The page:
I was surprised I had about 300 tracks of my own that weren't set to 0 volume. Don't know how that came to be. Must have gone berserk one day or something.

December 3 2019 - 1:22 am

That Category Tag

When iTunes was ka-blammed into the Media apps, I thought it was interesting to see how track tags were re-assigned. Obviously, tags like Season, Show and Episode ID are TV app-centric so they were removed from the Music app. Similarly, the Album and Album Artist tags do not appear for TV Shows or Movies in the TV app. And so on.

So I guess Category has always been a Music-centric tag. I knew that it was used by Podcast tracks, but I've recently noticed that some of my radio stream tracks (originally dragged from Radio Stations in iTunes) also use it. Wouldn't it be useful to put the Category tag into service as a secondary Genre tag, or what have you?

But there's no easy way to access the Category tag. It doesn't appear in a track's Info panel. I'm pretty sure it isn't written to its file's metadata. And although the Category column can still be seen in Songs View, Category tags can't be edited there either, like a cell in a table, as other tags can be.

Happily, our benefactors at Apple have kept the AppleScript category property available. Here is a script that will allow you to view and/or edit the Category tags of the selected tracks in the Music app:
(more…)

June 26 2019 - 8:20 am

Targeting Two Media Apps

If you've got scripts you've written for iTunes, one of the first things you'll realise in Catalina is that instead of having one media app you have two. Sure, this seems self evident. Until you try converting your iTunes scripts to Music and/or Apple TV scripts.

Let's say you have a script that gets the name of the selected playlist. No matter what kind of playlist you selected in iTunes, this script reliably returned its name. Thus, it would work with a playlist containing strictly music tracks or one with only video tracks. But that was in iTunes. Now, music tracks are in Music and video tracks are in Apple TV.

You could write two scripts, one for Music and one for Apple TV. Or you could write a script that includes routines that can target both, doubling the size of your script.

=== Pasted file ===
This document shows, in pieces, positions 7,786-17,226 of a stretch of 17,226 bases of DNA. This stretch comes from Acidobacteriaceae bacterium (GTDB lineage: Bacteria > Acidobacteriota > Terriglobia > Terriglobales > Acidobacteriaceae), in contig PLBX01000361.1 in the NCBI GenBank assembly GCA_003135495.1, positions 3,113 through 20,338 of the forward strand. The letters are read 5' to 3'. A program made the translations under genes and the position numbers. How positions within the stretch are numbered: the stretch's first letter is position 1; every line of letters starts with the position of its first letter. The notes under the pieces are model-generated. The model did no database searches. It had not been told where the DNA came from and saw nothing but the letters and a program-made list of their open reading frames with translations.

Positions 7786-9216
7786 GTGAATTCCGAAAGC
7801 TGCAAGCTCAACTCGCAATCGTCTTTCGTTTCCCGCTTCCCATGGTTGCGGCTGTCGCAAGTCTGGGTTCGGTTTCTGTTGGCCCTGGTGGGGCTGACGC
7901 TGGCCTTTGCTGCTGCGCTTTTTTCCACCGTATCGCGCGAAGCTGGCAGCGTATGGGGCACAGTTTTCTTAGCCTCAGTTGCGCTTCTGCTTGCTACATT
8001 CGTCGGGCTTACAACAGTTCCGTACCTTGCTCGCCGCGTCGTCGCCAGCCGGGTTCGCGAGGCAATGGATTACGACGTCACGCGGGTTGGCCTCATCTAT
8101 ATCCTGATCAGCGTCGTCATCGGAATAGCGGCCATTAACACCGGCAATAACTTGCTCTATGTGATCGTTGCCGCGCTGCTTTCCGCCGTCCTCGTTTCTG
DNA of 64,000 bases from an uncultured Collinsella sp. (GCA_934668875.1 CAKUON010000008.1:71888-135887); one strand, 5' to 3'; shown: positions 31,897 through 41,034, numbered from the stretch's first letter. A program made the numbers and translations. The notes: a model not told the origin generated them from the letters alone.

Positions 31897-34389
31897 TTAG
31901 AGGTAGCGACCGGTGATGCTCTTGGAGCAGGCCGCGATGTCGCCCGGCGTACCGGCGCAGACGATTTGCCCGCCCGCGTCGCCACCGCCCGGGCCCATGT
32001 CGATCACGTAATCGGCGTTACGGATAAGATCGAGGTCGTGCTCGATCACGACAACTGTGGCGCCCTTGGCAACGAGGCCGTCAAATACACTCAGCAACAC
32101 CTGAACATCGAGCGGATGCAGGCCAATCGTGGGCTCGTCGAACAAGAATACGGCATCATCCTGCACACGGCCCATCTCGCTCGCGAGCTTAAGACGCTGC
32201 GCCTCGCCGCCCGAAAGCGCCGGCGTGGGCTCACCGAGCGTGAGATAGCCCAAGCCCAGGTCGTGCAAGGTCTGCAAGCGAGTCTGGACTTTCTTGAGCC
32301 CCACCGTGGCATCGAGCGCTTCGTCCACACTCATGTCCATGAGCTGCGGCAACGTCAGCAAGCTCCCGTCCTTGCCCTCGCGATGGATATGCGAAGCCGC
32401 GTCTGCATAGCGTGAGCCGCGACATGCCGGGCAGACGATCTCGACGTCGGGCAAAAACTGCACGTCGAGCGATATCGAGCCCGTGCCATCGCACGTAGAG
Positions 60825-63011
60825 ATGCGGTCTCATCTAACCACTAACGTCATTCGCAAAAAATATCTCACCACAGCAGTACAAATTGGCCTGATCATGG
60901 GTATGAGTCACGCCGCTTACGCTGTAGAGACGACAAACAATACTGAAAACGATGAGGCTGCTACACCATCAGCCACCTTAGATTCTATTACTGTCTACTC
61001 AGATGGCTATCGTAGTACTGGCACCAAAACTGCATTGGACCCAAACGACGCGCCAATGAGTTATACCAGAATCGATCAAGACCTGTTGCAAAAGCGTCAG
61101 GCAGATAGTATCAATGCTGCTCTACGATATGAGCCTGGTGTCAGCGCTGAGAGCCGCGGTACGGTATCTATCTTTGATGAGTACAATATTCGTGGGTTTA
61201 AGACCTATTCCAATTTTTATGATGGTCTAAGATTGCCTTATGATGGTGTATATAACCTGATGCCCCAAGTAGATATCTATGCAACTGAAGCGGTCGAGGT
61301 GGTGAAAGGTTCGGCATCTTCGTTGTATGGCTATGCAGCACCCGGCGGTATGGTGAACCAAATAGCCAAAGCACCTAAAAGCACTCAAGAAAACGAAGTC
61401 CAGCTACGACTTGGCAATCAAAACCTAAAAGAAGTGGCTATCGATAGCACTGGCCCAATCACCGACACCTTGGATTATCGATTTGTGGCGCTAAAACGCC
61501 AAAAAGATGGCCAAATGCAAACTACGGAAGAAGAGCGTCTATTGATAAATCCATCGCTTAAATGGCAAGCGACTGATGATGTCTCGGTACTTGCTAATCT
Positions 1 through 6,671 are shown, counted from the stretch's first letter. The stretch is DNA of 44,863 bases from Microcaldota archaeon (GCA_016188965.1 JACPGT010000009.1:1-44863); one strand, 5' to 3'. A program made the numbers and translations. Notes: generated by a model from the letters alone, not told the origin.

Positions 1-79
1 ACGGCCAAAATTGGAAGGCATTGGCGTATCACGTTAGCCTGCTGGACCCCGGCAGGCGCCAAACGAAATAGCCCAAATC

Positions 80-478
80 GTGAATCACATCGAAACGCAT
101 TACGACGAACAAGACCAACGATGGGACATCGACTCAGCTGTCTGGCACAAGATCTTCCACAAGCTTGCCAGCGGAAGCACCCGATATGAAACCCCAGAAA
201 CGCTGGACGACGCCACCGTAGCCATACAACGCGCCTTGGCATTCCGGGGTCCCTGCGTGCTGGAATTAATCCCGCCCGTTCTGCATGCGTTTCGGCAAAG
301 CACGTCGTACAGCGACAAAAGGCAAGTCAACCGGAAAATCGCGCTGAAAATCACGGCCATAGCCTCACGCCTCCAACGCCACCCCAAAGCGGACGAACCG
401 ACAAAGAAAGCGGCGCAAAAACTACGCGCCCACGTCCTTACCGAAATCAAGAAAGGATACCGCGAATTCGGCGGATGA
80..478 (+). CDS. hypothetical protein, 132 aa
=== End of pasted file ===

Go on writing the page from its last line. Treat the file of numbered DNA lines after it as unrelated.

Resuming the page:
Or you could use a simple trick to target one or the other app depending on where the script is installed. I always recommend putting your scripts in the app's "Scripts" folder. It's just a matter of getting the "path to me" which will return the file path of the script.

Then, you haul out the good ol' "using terms from". Throw it all together like this to make a script swing:

set myPath to (path to me) as text

set mediaAppName to "Music"

if (myPath contains ":Apple TV:") then

set mediaAppName to "TV"

end if

using terms from application "Music"

tell application mediaAppName

-- do your things in the app

set playlistName to (get name of view of front browser window)

end tell

end using terms from

Using the script's file path location—which will be something like Macintosh SSD:Users:username:Library:Music:Scripts:Name of Script.scpt or Macintosh SSD:Users:username:Library:Apple TV:Scripts:Name of Script.scpt—we can determine which app to target. This name is saved to the mediaAppName variable. (This trick will also work if you store scripts in the local Library folder or in the Library/Scripts/Applications/Music/ or Library/Scripts/Applications/Apple TV/ folders since they all contain the app name in the file path.)

Next, a using terms from block is hardcoded to target "Music", followed by the tell block for mediaAppName. This allows the script to compile while you're working on it in Script Editor. Since both the Music and Apple TV scripting goodness are virtually identical, you can indeed "use terms from" Music to automate either app.

Now instead of making two scripts, you can put a copy of one script in both Scripts folders. It doesn't work with aliases since the location of the Original file will be used.

You will need to wrap any tell statement targeting a particular app in the using terms from block. Also, you may want to assign the mediaAppName as a property or global in order to access it throughout the scope of more elaborate scripts.

UPDATED, July 31, 2019. Changed target "Apple TV" to just "TV", which is how the app is targeted in the latest macOS 10.15 betas. Note that the name required for TV app's "Scripts" folder's container is still "Apple TV".

December 30 2018 - 12:20 pm

Have a Happy New Year

repeat

if (get current date) > date ("January 1, 2019") then

exit repeat

else

delay 10

end if

end repeat

tell application "iTunes"

play (some track whose name is "Auld Lang Syne")